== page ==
• Chemical analyzer: Who needs a CSI-like lab when your car has a chemical analyzer built into it? The KITT's analyzer could scan fingerprints, break down the chemical properties of various substances and evaluate ballistic information from bullets. This analyzer also had exterior sensors to examine chemical properties outside the car.
  • Surveillance mode: In surveillance mode, the car could monitor and trace telephone communications and radio transmissions. This ability helped the KITT track people and find out where they were. This feature also enabled the KITT to hack into computer systems, uploading and downloading information. Additionally, the KITT could figure out the structural schematics of buildings and keep Knight aware of any dangers when sneaking around an area.
  • Manual override: The KITT had a built-in function that allowed the driver to override the AI and lock it out from controlling the vehicle. This manual override feature let Knight control the automobile entirely on his own, stopping the KITT from activating its auto cruise. Understandably, the KITT wasn't always too happy about this function, often vocally protesting whenever Knight switched it on.
  • Grappling hook: The KITT famously had a grappling hook and winch for times when the car needed to get creative. The grappling hook was often placed behind the taillights and underneath the front bumper. The grappling hook and winch gave the car even more opportunities for awesome stunts. 
  • Seat ejection system: When Knight needed to get out of the car fast and reach rooftops or fire escapes quickly, the seat ejection system was there to help. The car featured two front ejection seats that could propel Knight out of the vehicle and high into the air.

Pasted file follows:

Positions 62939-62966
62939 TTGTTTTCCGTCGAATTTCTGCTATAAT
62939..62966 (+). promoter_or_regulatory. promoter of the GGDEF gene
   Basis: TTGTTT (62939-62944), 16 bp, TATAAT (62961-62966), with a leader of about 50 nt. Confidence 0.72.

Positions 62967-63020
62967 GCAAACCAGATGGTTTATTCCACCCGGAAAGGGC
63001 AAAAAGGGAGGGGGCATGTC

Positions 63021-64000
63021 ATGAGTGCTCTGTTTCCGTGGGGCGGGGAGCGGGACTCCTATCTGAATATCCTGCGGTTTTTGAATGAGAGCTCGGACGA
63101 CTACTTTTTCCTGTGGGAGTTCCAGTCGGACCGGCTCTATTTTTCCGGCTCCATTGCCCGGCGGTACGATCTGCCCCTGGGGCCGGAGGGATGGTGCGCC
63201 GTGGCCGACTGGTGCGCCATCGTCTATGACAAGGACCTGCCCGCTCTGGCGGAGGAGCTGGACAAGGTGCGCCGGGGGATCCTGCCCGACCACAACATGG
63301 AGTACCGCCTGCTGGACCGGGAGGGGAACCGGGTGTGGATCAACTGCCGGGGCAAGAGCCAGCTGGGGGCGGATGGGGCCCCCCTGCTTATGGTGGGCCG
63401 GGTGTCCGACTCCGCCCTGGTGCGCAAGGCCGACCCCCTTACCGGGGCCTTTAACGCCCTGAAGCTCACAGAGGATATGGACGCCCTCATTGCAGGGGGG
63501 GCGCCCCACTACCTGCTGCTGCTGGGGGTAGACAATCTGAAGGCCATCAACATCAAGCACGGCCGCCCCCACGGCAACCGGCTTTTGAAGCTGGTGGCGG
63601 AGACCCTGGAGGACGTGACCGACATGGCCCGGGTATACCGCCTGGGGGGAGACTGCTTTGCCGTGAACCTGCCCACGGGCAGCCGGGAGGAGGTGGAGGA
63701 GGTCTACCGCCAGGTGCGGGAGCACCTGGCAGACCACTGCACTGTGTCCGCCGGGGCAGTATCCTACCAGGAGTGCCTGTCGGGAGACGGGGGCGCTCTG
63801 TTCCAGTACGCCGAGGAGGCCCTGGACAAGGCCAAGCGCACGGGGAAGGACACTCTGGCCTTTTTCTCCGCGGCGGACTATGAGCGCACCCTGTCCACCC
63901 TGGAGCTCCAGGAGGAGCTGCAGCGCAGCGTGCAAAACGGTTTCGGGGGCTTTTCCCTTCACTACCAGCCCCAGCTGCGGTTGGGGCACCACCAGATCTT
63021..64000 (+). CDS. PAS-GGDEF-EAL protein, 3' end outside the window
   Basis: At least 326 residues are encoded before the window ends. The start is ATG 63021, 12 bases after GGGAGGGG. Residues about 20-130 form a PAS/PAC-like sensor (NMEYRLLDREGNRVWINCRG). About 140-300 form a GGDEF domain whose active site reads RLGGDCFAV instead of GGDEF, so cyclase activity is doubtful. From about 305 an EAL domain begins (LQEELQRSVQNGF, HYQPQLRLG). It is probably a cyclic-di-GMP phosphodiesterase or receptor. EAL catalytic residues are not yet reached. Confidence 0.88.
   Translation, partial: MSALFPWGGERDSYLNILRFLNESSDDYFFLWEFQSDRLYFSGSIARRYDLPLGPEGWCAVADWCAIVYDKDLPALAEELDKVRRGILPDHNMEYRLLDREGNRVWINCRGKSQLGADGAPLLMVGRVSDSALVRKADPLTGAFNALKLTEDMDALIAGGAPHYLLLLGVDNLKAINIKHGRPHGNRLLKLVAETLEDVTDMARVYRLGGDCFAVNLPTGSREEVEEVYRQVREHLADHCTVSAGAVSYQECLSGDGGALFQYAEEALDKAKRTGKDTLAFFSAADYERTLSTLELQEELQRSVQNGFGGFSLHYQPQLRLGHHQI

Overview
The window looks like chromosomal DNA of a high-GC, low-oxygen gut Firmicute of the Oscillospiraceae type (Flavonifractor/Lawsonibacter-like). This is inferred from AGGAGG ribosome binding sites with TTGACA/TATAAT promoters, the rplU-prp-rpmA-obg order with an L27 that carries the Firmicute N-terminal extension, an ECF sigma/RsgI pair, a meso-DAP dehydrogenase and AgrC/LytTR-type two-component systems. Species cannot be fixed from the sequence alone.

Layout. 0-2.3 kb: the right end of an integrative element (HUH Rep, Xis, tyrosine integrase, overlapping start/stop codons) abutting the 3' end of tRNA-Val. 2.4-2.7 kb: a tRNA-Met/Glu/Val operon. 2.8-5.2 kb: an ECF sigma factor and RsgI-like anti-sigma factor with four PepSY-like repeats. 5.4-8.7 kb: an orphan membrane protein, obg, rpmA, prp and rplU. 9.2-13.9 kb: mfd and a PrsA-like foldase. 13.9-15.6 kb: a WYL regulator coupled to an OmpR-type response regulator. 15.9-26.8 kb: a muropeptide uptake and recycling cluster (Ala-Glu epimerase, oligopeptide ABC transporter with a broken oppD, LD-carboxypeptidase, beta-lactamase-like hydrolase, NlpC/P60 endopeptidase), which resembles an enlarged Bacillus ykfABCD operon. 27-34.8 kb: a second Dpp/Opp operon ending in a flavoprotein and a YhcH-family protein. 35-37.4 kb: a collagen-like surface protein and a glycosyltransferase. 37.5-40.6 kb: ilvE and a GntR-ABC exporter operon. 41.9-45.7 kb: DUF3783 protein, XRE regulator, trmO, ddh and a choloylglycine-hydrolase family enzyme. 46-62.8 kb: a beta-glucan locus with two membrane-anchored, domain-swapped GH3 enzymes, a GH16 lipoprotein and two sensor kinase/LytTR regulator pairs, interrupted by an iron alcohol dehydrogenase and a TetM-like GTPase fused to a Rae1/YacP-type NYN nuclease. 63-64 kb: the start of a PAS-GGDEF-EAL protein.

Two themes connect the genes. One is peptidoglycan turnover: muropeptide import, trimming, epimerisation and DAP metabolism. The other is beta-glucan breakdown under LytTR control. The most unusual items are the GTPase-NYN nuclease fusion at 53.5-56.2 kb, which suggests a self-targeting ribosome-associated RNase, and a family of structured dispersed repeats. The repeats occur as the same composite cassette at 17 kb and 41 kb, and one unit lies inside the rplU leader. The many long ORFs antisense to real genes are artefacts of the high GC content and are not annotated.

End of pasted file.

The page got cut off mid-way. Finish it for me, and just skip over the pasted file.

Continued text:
What Is KITT Worth?

In the show's lore, the car was estimated to be worth $12 million in 1982. With all of its features and high-tech additions, it's no wonder this vehicle was worth so much money.

How Did KITT Drive Itself?

To get the visual effect that the KITT was driving on its own, those working on the car installed controls on the passenger footwell. When viewers would see the car driving independently, there was actually a stuntman lying on the floor and driving the vehicle.

How Fast Was the KITT Car?

To fight crime and catch criminals, the KITT had to be fast. Its power system allowed it to go from 0 to 60 mph in just two seconds and travel a quarter-mile in 4.4 seconds. With the turbo boost equipped, the car could reach a top speed of 200 mph. Some fans even speculate that when the vehicle activated its super pursuit mode in later seasons, it could go over 300 mph. 

Where Are the KITT Cars?

Over the show's four seasons, the showrunners purchased and customized around 20 cars for various uses. These cars either served as stunt or hero vehicles. Due to an agreement with GM, around half the vehicles used as the KITT were destroyed once the show ended. Other KITTs were too banged up to drive after being used for the show's stunts and were junked.

Who Owns the Original KITT Car?

Of all the cars used for the show, only five remain. The original hero car was owned by and displayed at a museum but is now stored away. Fans can occasionally find the original cars at Sci-Fi and Comic-Con conventions. 

Meet the KITT car at the museum

Meet the KITT at the Volo Auto Museum

If you're wondering where the KITT car is now, you're in luck. You can find a detailed replica at Volo Auto Museum. Unlike other KITT replicas cobbled together from mail-order parts online, our KITT was built using the original production designs. The car has all the KITT interior pieces, perfectly mirroring the original car — from the steering wheel and dashboard to the lower and upper consoles.

One cool detail of this KITT is that it's been autographed by the legendary George Barris, who worked on "Knight Rider" in its later seasons. The car also features a certificate of authenticity so it can be used as an exhibition vehicle. To see the KITT, all you have to do is take a trip to the Volo Auto Museum. Along with our KITT exhibit, we also have many other displays that are sure to please every member of your family.

Start planning your trip to see our KITT exhibit for an unforgettable journey to the past. If you have any questions ahead of your visit, reach out to us and we'll be glad to assist.